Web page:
Every night, Guy fell asleep to the sound of gunfire: gangs at war in the Haitian capital, Port-au-Prince, were carrying out pitched battles in the city center.
By day, the country was plagued by bloody protests against food and fuel shortages. Cuts with burning tires were common and police responded with tear gas and clubs.
“Going outside was scary,” Guy said. “There was no choice but to leave Haiti.” He began making plans to get to the United States, and was far from alone.
Authorities in the city of Del Rio, Texas, in Texas, declared a local state of emergency Friday after about 12,000 migrants, mostly from Haiti, gathered under and around a border bridge. with Mexico.
The influx has overwhelmed local officials, presented Joe Biden with a new challenge, and highlighted the growing migration crisis caused by the multiple and overlapping calamities that have plagued Haiti.
For many migrants, crossing the Rio Grande is just the last small step on a circuit odyssey that stretches across the Caribbean and as far as South America.
Most fly from Haiti to Ecuador, which does not require a visa for Haitian visitors, before attempting to find work in Brazil or Chile, or head north, through the dangerous jungles of the Darién Gap and to Central America and Mexico.
At all stages, they are at the mercy of the security forces and organized crime groups targeted at travelers and the stunted infrastructure of the human trafficking business.
Guy was one of thousands of immigrants, again mostly Haitians, who were recently trapped in Necoclí, a Colombian beach town where local ferries to Panama cannot meet demand.
Like many others, he had lived in Brazil, where he worked in informal construction jobs. But with the work dried up and the perceived welcoming attitude on the part of the Biden administration, he marched north.
“We followed those who went before us,” Guy said one recent afternoon. “It doesn’t matter if it’s dangerous.”
Others chose a more direct, but equally treacherous, journey to the United States, changing their lives on the high seas. On Monday, the Coast Guard intercepted a 35-foot boat carrying 103 people, 18 miles off the coast of Florida. They had been at sea for six days.
There are many reasons to flee Haiti. The poorest nation in the Western Hemisphere – long haunted by violence, corruption and poverty – was thrown into further instability in July when President Jovenel Moïse was assassinated in circumstances that remain mysterious.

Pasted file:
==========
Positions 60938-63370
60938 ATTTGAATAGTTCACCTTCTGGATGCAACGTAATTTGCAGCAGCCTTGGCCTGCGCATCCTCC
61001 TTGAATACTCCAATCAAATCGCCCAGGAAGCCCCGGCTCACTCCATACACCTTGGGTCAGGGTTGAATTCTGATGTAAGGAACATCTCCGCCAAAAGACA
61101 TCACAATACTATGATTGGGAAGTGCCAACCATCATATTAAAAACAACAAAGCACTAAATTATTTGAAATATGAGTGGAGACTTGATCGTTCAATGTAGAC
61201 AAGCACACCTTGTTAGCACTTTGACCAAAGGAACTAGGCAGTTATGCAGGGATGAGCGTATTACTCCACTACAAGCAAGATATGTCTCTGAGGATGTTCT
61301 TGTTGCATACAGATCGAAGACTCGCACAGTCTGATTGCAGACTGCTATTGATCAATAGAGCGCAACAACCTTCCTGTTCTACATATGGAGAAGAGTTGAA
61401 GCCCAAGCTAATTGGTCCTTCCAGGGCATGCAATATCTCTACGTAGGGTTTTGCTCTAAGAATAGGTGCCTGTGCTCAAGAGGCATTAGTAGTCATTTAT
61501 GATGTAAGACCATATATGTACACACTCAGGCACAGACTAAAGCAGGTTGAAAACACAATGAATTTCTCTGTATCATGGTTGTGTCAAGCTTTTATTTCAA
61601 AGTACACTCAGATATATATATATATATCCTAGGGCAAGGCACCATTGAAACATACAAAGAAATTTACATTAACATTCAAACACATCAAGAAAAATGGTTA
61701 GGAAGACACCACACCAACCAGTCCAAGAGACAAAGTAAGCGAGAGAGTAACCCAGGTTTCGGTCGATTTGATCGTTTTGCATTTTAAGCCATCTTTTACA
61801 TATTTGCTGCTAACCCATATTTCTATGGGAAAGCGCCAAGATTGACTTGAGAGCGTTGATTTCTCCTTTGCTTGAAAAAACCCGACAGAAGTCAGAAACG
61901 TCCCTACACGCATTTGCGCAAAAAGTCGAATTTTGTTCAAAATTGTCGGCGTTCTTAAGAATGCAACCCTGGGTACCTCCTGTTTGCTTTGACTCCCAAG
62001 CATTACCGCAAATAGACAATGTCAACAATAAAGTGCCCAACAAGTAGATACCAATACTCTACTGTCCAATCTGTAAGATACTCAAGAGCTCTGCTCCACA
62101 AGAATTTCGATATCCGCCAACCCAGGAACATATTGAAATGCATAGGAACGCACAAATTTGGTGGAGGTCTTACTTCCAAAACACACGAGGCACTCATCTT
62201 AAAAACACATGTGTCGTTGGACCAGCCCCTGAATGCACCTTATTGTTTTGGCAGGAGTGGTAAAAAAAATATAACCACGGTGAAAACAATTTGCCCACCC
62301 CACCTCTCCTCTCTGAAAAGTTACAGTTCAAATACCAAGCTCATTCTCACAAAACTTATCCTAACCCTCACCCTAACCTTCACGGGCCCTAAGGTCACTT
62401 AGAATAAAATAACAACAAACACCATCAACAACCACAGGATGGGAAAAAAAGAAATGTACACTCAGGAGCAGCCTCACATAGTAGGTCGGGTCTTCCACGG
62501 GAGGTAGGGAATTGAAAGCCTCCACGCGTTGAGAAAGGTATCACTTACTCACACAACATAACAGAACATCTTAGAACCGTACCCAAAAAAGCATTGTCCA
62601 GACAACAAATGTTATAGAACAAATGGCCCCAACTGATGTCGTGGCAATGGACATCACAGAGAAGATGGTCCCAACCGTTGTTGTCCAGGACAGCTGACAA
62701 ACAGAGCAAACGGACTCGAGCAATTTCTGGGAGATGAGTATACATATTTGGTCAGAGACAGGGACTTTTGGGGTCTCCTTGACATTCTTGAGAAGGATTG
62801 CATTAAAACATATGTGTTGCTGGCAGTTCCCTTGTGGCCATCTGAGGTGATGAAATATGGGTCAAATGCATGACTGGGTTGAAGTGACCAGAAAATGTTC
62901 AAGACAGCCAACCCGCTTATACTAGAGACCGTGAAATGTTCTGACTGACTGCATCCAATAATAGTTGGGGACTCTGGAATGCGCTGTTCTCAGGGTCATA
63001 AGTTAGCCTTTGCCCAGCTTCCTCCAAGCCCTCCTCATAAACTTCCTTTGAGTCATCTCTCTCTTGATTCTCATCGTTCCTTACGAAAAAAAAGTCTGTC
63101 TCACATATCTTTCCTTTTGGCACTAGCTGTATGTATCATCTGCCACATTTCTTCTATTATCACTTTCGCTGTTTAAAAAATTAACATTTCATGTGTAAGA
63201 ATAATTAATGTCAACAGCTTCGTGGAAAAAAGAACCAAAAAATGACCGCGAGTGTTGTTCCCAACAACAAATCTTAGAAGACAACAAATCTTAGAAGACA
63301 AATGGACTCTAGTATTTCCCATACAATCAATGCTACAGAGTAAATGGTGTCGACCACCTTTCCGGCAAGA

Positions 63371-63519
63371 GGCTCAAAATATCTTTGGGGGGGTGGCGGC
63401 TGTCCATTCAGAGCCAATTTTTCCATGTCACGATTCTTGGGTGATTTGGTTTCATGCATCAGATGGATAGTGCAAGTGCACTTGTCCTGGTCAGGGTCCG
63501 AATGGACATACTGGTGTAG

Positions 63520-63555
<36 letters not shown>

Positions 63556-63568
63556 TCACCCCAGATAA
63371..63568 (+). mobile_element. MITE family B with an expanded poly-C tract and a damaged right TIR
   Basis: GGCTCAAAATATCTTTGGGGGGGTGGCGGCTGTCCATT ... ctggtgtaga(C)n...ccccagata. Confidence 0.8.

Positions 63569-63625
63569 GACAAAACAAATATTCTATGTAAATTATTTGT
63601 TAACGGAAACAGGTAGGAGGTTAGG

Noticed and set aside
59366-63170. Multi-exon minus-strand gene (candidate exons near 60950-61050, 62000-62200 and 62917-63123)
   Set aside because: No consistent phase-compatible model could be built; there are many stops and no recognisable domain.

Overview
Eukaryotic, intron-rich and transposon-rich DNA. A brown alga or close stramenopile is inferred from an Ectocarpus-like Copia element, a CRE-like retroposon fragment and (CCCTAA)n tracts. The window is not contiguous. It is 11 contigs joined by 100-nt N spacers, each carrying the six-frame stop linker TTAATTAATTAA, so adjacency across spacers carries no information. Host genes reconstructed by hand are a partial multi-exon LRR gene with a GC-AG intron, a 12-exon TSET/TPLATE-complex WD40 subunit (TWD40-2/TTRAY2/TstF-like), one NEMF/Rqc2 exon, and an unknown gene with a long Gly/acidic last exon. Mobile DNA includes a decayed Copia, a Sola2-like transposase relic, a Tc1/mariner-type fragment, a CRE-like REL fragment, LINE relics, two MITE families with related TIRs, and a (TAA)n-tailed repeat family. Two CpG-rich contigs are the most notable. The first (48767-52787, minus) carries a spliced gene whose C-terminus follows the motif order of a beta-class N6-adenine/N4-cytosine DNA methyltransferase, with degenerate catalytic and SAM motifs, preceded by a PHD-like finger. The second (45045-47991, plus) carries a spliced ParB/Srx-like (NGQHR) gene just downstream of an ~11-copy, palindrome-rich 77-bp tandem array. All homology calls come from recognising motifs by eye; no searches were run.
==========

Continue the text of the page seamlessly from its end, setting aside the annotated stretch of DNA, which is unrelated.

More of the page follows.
Natural disasters, exacerbated by climate change and poor planning, also hit the country regularly. A catastrophic earthquake struck southern Haiti on August 7, killing at least 2,200 people and leaving more than 30,000 homeless.
Insecurity reigns in Port-au-Prince. The gangs, often with political support, have launched a campaign of violence, which has been compared to a civil war. Civilians can be caught by crossfire, stolen in an instant or kidnapped to rescue them. Meanwhile, utilities are almost absent. Garbage is not collected and thousands of homes have no running water or latrine.
“There is no longer normal life in Port-au-Prince,” said Louis Henry Mars, who leads pacification initiatives in the capital’s slums. “There are 165 gangs in Port-au-Prince and they are more armed than the police, so they can’t get rid of them without collateral damage.”
Michelle Mittelstadt, of the Institute for Migration Policy, said she thought the impression, however wrong, was that the Joe Biden administration would treat migrants more kindly than Donald Trump had also contributed to the increase in arrivals.
“You went from a Trump administration that did everything it could across the border to restrict migration, legal or illegal, to an administration that considers immigration in general as a net asset and doesn’t consider immigrants as an economic or security threat “. said Mittelstadt. “People understand that there can be a window to act.”
But Haitian arrivals waiting for a welcome mat when processed can be in a rude awakening. The Biden administration has reversed the detention of deportations to Haiti that it established after the earthquake. This week, flights full of immigrants to Port-al-Príncipe have begun to depart, and it seems that eight more will go.